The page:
Fantasy Sports, Real Money: Atlas Re-Ups with $7M in DraftKings

5/6/13Follow @curtwoodward

We’re in the middle of a frenzied period in major American sports: the NBA playoffs, the NHL playoffs, and regular-season Major League Baseball all competing for attention, along with the draft and offseason reshuffling in the NFL.

All in all, not a bad time to reload with more investment cash if you’re a fantasy-sports startup.

That’s the case today for Boston-based DraftKings, a two-year-old startup that provides daily fantasy sports contests for rabid fans, both online and through mobile apps. The $7 million Series A investment comes from Atlas Venture, the Boston-area venture capital firm that bankrolled DraftKings’ previous $1.4 million seed round (and just raised a new $265 million fund).

DraftKings has a somewhat different take on the classic form of fantasy sports, in which fans assemble a mythical roster of individual players and rack up points based on those individual competitors’ statistics, which translate into “scores” in head-to-head competitions with their friends.

The DraftKings spin on things makes for a faster game—its contests are daily, as opposed to long-term commitments that can stretch over a whole season. And in the Web version, there’s actual money at stake: DraftKings says it will award more than $20 million just during the current fantasy baseball season.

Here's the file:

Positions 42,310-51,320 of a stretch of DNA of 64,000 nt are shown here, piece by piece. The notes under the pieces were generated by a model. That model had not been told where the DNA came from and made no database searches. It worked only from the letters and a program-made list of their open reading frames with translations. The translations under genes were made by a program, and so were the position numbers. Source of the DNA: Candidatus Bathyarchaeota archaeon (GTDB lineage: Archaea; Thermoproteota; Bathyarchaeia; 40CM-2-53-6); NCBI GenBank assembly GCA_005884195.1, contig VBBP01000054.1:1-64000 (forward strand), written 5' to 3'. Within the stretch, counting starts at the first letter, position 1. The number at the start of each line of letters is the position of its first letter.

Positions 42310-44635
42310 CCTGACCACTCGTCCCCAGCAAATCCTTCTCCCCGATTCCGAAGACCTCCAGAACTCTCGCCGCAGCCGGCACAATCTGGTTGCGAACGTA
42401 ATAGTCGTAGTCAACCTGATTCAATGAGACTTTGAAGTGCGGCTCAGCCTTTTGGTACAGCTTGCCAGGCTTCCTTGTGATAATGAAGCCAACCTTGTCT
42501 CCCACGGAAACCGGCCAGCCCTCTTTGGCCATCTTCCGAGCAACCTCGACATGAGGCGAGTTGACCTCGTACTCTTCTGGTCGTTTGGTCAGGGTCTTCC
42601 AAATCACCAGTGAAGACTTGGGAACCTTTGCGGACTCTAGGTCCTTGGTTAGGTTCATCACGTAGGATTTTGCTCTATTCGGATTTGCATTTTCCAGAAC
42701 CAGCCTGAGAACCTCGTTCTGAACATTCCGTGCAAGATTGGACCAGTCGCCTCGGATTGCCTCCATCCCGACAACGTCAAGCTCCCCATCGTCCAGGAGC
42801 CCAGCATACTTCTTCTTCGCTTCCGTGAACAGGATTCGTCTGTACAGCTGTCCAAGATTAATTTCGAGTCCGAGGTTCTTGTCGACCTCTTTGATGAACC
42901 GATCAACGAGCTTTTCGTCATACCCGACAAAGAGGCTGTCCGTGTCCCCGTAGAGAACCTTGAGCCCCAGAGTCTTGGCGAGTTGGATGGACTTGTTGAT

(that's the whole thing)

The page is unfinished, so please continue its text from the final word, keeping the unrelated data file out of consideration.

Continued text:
Sounds like betting, right? Yep, but it’s actually legal under federal law to win money on fantasy sports contests, because choosing which players to pick is considered a skill rather than a game of chance, like playing against the house in a sports book. DraftKings does, however, have to block players in certain states that have more restrictive gambling laws.

For mobile apps, DraftKings has users play for virtual currency—which they can buy more of with real money, like in many freemium mobile games.

DraftKings says it now has about 1 million users between its Web and mobile platforms—not enormous numbers, but it’s just a year into the game. In a press release, CEO Jason Robins says the startup is seeing hopeful signs in users who stay with DraftKings for more than one sport season.

“We were amazed to see how popular fantasy basketball became with our fantasy football customers, and we are now seeing similar conversion from fantasy basketball to fantasy baseball,” Robins says.

Curt Woodward is a senior editor for Xconomy based in Boston. Email: cwoodward@xconomy.com Follow @curtwoodward

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